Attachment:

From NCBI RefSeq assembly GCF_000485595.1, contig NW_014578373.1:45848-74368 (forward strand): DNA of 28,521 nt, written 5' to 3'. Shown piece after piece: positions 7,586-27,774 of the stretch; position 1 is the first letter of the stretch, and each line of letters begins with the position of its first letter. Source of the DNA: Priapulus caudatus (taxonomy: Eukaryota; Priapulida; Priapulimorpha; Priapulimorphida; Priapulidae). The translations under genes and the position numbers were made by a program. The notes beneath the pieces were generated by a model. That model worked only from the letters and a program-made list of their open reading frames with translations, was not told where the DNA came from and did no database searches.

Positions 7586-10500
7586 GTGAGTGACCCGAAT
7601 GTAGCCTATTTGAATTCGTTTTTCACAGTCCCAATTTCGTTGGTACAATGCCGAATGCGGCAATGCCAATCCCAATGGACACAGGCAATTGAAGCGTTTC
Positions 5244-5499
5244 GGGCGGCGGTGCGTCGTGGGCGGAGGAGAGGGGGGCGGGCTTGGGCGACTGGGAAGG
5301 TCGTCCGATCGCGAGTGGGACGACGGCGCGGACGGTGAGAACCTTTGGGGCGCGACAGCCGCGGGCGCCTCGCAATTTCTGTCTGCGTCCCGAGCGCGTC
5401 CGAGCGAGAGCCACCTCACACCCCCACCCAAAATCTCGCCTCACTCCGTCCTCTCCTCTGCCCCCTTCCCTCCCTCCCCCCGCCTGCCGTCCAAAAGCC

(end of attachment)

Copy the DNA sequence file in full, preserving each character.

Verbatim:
From NCBI RefSeq assembly GCF_000485595.1, contig NW_014578373.1:45848-74368 (forward strand): DNA of 28,521 nt, written 5' to 3'. Shown piece after piece: positions 7,586-27,774 of the stretch; position 1 is the first letter of the stretch, and each line of letters begins with the position of its first letter. Source of the DNA: Priapulus caudatus (taxonomy: Eukaryota; Priapulida; Priapulimorpha; Priapulimorphida; Priapulidae). The translations under genes and the position numbers were made by a program. The notes beneath the pieces were generated by a model. That model worked only from the letters and a program-made list of their open reading frames with translations, was not told where the DNA came from and did no database searches.

Positions 7586-10500
7586 GTGAGTGACCCGAAT
7601 GTAGCCTATTTGAATTCGTTTTTCACAGTCCCAATTTCGTTGGTACAATGCCGAATGCGGCAATGCCAATCCCAATGGACACAGGCAATTGAAGCGTTTC
Positions 5244-5499
5244 GGGCGGCGGTGCGTCGTGGGCGGAGGAGAGGGGGGCGGGCTTGGGCGACTGGGAAGG
5301 TCGTCCGATCGCGAGTGGGACGACGGCGCGGACGGTGAGAACCTTTGGGGCGCGACAGCCGCGGGCGCCTCGCAATTTCTGTCTGCGTCCCGAGCGCGTC
5401 CGAGCGAGAGCCACCTCACACCCCCACCCAAAATCTCGCCTCACTCCGTCCTCTCCTCTGCCCCCTTCCCTCCCTCCCCCCGCCTGCCGTCCAAAAGCC